Staggering Statistical Errors?

Note: This post is meant too be an add-on to my blog tour review of Turning Controversy into Church Ministry.  If you are not reading this because you clicked to it from there, you may not understand what this is about.
2nd Note (Edit): These points are tangential in nature to the main point of the book itself.  The rest of the book does not stand or fall with these stats. Also, please note W.P. Campbell's clarifying comments on the full review post.  

In the lead-up to this blog tour Engaging Church noted some staggering statistics listed in Campbell's book.  I did indeed find these statistics staggering.  He claims that 80% of pastors would find another job if they could and that 85% of pastors wives are depressed!  

Really?  I found those so staggering as to be unbelievable... so I did some source research.  Frankly, I am really hoping that this is all the result of some type error or something, but here goes. 

So far I have no idea where these statistics come from.  Campbell references pages 15-16 of Preventing Ministry Failure by Hoffmann and Wilson. But, on pages 15-16 of that book there is no such material. Instead there is a quiz on statistics, with answers on page 31, and none of the statistics given relate to pastors desiring other jobs nor depression in pastors wives.  

Later on in chapter one, Campbell accurately relates statistics on teen sexual behavior from an NCHS report, but presents them in a an alarmist fashion exactly the reverse of the content of the report. Campbell notes how high the stats on teenage sexual activity are but ignores the reports own notification that they have significantly decreased since the mid-90's.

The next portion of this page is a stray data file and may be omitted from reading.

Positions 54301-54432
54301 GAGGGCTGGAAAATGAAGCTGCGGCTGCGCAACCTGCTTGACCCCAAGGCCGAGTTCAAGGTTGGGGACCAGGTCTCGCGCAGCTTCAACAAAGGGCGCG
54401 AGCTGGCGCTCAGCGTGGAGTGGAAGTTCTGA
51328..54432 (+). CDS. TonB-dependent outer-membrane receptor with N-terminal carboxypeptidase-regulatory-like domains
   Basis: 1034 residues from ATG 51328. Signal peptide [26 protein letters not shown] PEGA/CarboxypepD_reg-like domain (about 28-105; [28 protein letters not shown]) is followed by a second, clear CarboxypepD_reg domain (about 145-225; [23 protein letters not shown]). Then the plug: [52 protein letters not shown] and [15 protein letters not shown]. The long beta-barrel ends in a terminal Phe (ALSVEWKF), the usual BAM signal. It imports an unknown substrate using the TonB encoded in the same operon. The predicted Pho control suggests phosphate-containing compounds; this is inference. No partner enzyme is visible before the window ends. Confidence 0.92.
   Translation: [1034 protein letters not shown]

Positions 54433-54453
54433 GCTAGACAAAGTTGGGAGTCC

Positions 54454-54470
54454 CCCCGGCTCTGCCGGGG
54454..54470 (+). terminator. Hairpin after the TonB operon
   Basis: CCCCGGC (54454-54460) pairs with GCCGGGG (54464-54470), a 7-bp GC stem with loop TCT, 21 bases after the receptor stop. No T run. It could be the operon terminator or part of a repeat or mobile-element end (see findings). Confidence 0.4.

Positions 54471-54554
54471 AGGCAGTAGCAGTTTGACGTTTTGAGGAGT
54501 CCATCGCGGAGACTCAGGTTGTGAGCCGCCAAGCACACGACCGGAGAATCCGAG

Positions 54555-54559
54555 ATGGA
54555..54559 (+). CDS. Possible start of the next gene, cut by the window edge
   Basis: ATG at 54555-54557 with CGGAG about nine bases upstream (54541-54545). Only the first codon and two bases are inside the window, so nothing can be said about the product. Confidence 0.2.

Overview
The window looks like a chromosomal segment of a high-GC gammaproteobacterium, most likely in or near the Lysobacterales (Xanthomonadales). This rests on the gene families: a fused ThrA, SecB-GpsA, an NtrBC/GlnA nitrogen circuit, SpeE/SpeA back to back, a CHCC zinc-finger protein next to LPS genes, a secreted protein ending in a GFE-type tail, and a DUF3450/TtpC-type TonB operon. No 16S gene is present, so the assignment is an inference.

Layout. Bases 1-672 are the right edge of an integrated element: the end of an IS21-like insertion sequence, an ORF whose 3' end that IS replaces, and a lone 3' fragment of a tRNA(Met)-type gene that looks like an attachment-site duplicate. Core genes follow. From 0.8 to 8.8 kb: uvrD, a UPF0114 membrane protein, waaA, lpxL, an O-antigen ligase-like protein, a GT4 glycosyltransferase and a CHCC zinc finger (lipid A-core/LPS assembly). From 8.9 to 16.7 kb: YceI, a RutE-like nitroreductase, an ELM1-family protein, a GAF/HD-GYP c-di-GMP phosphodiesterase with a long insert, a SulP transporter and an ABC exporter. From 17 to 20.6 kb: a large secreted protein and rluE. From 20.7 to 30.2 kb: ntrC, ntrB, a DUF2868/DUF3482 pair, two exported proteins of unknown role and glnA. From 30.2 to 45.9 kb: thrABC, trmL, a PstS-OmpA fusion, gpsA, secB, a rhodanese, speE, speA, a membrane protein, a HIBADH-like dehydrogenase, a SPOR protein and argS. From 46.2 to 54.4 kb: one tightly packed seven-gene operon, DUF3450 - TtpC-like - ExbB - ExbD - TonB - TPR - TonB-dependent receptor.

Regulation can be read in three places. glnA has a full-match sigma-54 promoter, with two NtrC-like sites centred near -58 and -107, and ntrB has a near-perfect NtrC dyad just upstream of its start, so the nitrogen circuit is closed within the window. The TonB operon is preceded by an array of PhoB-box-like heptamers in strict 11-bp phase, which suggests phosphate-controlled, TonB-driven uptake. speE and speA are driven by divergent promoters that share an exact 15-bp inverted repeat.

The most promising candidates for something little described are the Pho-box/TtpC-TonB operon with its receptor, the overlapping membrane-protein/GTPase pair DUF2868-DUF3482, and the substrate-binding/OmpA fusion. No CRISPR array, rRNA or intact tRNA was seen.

Immediately after this Campbell uses some data from a U.S. Census Bureau report to claim that the rate of cohabitation has risen 1000% between 1960-2000.  However, the report referenced does not indicate this at all. The report contains data from 1970 - 2000, not 1960, and at most indicates a 300% increase.  More detailed reports, available here, indicate an increase of slightly more than that in the period between 1977-1997.  These are all based on cohabitation as a percentage of the population.  If one takes a look at Just Living Together, on page 55, it is noted that the absolute numbers of cohabiting couples in the U.S. has increased by approximately 1000%, but the very sentence in which this figure is introduced points out that it is misleading for several reasons (not least off all due to the lack of reliable statistics on cohabitation before 1977). Further, Just Living Together is not referenced by Campbell at all.

The statistical and referential issues didn't end here, but my analysis will... All in all, I was sorely disappointed at the use of statistics and references in Turning Controversy into Church Ministry.

Don't get me wrong, the stats on teen sex and cohabitation are high.  But why the need for inaccurately relayed information and alarmist tone? And of course non-Christians will not live up to Christian moral standards. 

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